If any male wants to buy their plant loving wife a gift. Buy a hoya kerrii plant. It’s shaped as a heart and it’s adorable. You’re welcome. 😊 pic.twitter.com/UAf7HtOwej— Safura. (@iiamsaf) February 11, 2021
Stem Cuttings In Soil
One approach for growing Sweetheart Hoya is to place stem cuttings directly into the soil. If you do not already have this plant, you can acquire a cutting from Etsy or your community’s Facebook Marketplace.
1. With clean pruning shears, remove a healthy portion of the plant. Ideally, a cutting should be at least three inches tall and contain a few leaves and nodes.
2. Bury the stem’s nodes in a container or pot with moist potting soil. Use wooden skewers or pin the dirt around the stem to secure the plant. Too much movement can inhibit root development.
3. Place your container near a window in bright, indirect light. Remember to keep the soil moist.
4. Expect new roots in around two to three weeks. A developing sprout is the most reliable indicator that a cutting has successfully developed roots!
Stem Cuttings In Water
To propagate Heart-shaped Hoya cuttings in water, follow these steps:
1. Cut. Cut a portion of your plant measuring between 4 and 6 inches in length. Very long cuttings may become lanky.
2. Submerge. Allow the cutting to soak in water until it produces roots. To prevent rotting, remove leaves that have become submerged in water.
3. Refill. Refill the glass every 3 to 5 days with clean water. Keep plant nodes submerged to accelerate rooting.
4. Transplant. When the roots are sufficiently developed, place the cutting in a sterile potting mix. Frequent watering will facilitate root adaptation to the soil.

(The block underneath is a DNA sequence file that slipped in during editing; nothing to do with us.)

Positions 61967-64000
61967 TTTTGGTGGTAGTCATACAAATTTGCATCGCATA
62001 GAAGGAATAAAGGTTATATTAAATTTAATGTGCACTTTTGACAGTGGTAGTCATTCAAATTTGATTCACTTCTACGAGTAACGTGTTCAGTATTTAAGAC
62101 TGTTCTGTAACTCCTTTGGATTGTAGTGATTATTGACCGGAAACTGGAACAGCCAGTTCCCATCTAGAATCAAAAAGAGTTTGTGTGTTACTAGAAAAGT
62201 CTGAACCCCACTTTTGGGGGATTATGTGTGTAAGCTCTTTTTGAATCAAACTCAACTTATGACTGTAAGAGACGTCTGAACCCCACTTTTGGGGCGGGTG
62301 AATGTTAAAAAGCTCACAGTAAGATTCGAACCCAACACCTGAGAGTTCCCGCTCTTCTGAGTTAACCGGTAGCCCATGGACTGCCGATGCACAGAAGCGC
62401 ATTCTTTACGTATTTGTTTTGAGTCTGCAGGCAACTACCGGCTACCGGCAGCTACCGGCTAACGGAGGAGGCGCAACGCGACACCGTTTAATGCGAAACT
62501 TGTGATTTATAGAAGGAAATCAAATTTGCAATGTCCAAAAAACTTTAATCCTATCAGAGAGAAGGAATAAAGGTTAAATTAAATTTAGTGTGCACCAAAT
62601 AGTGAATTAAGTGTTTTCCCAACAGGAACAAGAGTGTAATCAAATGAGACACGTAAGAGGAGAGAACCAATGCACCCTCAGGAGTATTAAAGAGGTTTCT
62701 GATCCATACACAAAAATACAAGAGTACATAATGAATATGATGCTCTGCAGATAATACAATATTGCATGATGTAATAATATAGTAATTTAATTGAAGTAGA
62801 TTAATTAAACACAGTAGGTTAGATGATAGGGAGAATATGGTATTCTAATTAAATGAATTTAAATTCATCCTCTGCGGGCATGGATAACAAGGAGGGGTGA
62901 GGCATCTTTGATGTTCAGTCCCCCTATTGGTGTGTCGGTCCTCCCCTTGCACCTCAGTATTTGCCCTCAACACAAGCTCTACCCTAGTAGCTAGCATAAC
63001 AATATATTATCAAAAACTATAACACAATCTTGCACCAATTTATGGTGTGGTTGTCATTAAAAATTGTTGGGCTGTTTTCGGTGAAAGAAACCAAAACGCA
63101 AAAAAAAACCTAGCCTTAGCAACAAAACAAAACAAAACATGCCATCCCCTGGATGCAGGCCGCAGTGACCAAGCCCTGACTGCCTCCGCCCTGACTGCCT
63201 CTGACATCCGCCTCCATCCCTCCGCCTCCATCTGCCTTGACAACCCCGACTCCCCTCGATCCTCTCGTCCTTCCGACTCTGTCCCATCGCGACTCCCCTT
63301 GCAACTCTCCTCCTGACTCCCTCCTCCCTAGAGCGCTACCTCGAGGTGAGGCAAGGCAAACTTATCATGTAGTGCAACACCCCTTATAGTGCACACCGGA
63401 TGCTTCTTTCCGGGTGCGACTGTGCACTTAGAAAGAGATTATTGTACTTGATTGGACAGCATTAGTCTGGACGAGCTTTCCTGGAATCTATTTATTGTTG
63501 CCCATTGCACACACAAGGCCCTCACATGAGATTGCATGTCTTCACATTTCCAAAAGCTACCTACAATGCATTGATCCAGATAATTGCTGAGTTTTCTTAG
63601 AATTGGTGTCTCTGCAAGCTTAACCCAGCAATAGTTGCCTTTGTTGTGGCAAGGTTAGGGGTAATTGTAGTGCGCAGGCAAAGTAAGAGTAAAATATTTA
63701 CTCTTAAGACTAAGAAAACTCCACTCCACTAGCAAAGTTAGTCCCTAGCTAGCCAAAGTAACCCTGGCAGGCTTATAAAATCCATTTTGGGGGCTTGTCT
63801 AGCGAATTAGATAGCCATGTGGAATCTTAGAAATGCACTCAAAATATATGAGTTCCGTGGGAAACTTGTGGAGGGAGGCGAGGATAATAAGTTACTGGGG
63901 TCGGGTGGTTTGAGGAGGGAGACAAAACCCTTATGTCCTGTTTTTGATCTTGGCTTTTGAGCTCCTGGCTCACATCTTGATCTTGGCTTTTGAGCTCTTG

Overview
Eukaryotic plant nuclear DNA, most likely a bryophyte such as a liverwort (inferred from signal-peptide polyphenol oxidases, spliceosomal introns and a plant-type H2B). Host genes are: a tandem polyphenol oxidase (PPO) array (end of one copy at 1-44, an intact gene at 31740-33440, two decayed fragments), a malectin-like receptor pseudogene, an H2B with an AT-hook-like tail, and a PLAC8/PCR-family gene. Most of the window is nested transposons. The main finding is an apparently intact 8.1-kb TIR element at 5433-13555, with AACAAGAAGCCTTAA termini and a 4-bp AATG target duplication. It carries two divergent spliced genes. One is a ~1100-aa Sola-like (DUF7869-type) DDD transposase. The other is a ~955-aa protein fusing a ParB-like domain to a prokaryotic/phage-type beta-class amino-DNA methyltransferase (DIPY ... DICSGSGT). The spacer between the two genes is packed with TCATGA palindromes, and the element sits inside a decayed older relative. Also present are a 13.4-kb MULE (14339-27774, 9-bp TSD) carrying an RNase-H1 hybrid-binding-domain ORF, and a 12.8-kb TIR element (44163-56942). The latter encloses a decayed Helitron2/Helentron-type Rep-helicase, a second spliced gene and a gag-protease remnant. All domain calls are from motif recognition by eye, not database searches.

Humidity And Aeration
This hoya is a plant that prefers moderate to high humidity above 40%.
If your Hoya Kerrii has curling or crispy leaves with brown edges, you may want to invest in a humidifier. This gadget is meant to continuously emit steam and considerably increase a room’s relative humidity.
This plant prefers warm temperatures that range between 60-80 degrees Fahrenheit and is best for your Valentine Hoya.
Sudden temperature swings can be fatal for your Valentine Hoya. During the winter, close windows and seal any openings where cold drafts may enter. Don’t place your plant near appliances that emit heat.
Typically, plants will only bloom when exposed to natural elements. However, your Sweetheart Hoya might still produce brown and white flowers throughout the summer.
The Heart-shaped Hoya is non-toxic to humans or animals. According to the ASPCA, ingesting it would not hurt dogs or cats, and there are no elements in the plant that are dangerous to humans.
Pests, Diseases, And Other Problems
Overall, I conclude that Hoya Kerrii is not resistant to disease and pests. Here are some quick remedies for common ailments, as well as basic guidelines for maintaining the health of this plant.